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Am I being a bad parent... by letting my five-year-old sleep in our bed?

This week, one reader doesn’t know how to respond to his son sleeping’s habits.

Image: Shutterstock/Irina Ippolitova

EACH WEEK IN our series, Am I Being A Bad Parent?, we hear from a reader who can’t figure out what to do about a tricky parenting situation.

To get a balanced view, we put the dilemma to a group of Irish parents, keeping things anonymous to encourage honest answers.

Before becoming a parent, sleep may have been something that you took for granted. Sleeping past 6am, not being disturbed throughout the night – and not being joined by a tiny toddler in the early hours – might even now be considered as luxuries. 

This week, one reader is wondering how to handle his five-year-old’s son inability to sleep throughout the night in his own bed. 

Have a parenting question you’d like some other mums and dads to weigh in on? Let us know anonymously here!

This week’s dilemma

My five-year-old son sleeps in our bed nearly every night. We always tuck him into his ‘big boy bed’ and he sleeps there for a few hours, but he almost always ends up climbing into our bed in the middle of the night and falls asleep straight away. At first, we used to try to put him back into his bed but he’d just keep coming in throughout the night – leaving all of us exhausted.

We’re well aware that he should be spending the night in his own bedroom, but it’s exhausting for us all trying to get him back in there. Am I being unreasonable by letting my son sleep in our bed?

Our anonymous readers’ responses

You’re not being unreasonable. Our nearly four-year-old son goes through phases of this behaviour and it’s not unreasonable to allow him to come in so you can all get some sleep. However, it is worth thinking about when you might be able to set aside some upcoming time when there is less on – for example, a long weekend – to have a go at breaking the cycle.

What works for us is to make a plan with our son to do something fun the following day and make it part of the plan that all the family must get a very good night’s sleep so that we can have a great time the following day, explaining that staying in his bed is part of that, and reminding him of it just as we put him to sleep.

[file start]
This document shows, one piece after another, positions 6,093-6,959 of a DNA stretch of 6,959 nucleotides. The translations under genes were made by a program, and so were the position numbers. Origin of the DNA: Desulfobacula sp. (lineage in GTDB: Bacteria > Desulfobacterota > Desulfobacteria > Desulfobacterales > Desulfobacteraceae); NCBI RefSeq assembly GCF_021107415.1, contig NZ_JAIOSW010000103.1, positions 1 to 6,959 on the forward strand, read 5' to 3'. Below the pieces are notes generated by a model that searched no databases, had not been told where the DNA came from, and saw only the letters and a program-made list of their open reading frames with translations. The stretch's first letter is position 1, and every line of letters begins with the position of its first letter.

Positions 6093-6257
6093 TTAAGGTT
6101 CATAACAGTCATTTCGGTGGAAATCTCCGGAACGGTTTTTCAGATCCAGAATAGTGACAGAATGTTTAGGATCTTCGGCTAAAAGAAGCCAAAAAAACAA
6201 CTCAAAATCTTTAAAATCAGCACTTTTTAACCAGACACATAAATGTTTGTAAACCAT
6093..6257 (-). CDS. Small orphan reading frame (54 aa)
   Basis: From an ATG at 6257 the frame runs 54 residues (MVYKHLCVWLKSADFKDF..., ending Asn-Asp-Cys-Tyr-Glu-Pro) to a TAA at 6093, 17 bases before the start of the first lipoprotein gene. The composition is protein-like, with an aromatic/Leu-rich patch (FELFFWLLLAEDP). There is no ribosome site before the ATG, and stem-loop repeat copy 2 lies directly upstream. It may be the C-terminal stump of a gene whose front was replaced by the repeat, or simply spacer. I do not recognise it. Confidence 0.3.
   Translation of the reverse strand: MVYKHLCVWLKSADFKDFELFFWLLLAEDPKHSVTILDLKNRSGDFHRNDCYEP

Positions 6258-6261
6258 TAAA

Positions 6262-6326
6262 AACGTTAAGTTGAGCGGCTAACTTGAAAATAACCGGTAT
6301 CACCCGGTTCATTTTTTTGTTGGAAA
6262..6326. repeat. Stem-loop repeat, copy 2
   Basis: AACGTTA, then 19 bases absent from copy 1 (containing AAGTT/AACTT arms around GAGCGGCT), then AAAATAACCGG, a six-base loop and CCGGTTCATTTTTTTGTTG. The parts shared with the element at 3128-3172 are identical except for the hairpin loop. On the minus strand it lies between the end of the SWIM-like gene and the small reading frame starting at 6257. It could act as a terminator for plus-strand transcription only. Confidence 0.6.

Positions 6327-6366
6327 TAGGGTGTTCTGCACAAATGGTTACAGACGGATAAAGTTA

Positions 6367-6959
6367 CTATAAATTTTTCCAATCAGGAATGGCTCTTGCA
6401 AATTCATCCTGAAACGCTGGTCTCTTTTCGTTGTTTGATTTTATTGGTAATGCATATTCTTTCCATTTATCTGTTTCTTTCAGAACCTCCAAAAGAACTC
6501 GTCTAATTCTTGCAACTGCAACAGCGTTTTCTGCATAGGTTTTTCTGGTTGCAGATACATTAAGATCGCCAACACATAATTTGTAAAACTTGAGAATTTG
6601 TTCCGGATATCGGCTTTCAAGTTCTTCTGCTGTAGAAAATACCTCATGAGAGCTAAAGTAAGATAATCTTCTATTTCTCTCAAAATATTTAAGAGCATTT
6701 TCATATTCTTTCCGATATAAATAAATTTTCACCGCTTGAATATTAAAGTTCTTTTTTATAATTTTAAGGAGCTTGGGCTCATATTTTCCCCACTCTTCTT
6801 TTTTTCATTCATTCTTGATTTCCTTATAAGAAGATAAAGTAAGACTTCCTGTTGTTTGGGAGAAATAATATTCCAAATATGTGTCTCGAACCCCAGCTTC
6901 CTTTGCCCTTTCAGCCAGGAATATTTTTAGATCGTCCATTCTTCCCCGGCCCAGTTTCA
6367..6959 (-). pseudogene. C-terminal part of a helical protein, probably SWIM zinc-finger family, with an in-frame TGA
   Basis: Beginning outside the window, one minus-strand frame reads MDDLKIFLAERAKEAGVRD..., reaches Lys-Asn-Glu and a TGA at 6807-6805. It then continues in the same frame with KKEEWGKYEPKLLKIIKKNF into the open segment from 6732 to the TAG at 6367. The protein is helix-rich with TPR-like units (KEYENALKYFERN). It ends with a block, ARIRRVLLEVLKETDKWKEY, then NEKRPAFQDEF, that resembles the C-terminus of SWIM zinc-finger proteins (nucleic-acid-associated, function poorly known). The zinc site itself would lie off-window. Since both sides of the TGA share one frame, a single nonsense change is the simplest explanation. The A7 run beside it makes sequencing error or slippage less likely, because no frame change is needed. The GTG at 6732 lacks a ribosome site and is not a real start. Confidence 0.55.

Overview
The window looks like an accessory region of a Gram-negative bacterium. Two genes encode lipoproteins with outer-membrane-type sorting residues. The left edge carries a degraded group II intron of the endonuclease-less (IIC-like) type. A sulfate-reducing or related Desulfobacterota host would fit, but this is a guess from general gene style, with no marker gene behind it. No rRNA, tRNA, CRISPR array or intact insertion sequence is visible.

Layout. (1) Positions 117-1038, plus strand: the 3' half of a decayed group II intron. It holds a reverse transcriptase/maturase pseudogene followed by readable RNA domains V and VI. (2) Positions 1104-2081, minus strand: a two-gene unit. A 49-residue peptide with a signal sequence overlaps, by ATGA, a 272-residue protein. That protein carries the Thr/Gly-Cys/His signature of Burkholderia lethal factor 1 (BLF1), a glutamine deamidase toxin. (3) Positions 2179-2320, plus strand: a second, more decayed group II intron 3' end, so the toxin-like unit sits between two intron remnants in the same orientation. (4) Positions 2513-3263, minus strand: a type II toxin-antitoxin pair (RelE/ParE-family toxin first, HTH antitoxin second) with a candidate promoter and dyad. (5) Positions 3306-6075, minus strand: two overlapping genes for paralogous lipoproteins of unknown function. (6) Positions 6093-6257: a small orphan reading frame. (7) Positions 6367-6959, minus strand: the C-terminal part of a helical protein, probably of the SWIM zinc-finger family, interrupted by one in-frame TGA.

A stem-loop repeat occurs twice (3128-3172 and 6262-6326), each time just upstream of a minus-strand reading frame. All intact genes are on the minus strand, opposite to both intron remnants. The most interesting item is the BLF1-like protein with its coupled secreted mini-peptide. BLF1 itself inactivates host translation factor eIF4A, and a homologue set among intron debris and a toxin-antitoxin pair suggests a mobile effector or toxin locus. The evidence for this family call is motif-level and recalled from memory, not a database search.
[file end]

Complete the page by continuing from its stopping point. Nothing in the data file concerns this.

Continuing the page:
We find it works for us because rather than a negative consequence to him running around in the night, he has a positive motivation to play his part.

No, you’re not being unreasonable. Our kids all slept in the bed with us at various stages once they were old enough to climb out of their own bed.  You might worry that they’ll never learn to sleep by themselves but suddenly they grow out of it. In my experience that was about age five or six.

You should praise them when they do stay in their bed through the night; make sure you comment on it and encourage that behaviour.  My advice would be not to worry too much as long as you can tolerate it yourselves and are getting a decent night’s sleep with kids in the bed.

You’re not being unreasonable at all. You have to do whatever it takes to get through the day, and the next day, and the one after that. And that means choosing your battles.

I wonder though if it would be worth exploring a way to incentivise him staying in his bed. What about a system where he gets a gold star for every night in his bed, and then for every 10 gold stars he gets a small toy or a new book?

So what’s the final tally? Is this reader being unreasonable?

Yes – 0

No – 3

Tell us your thoughts in the comments! Have a parenting question you want answered? Let us know anonymously in our survey here and we’ll put it to the real-life experts: your fellow mums and dads.

And want to win Powerscourt Hotel’s afternoon tea for two (plus a Carter Beauty gift to take home)? Enter here - and don’t forget to subscribe to our Family Newsletter below.

More: Am I being a bad parent… by telling our four-year-old she’s not allowed to eat meat?>

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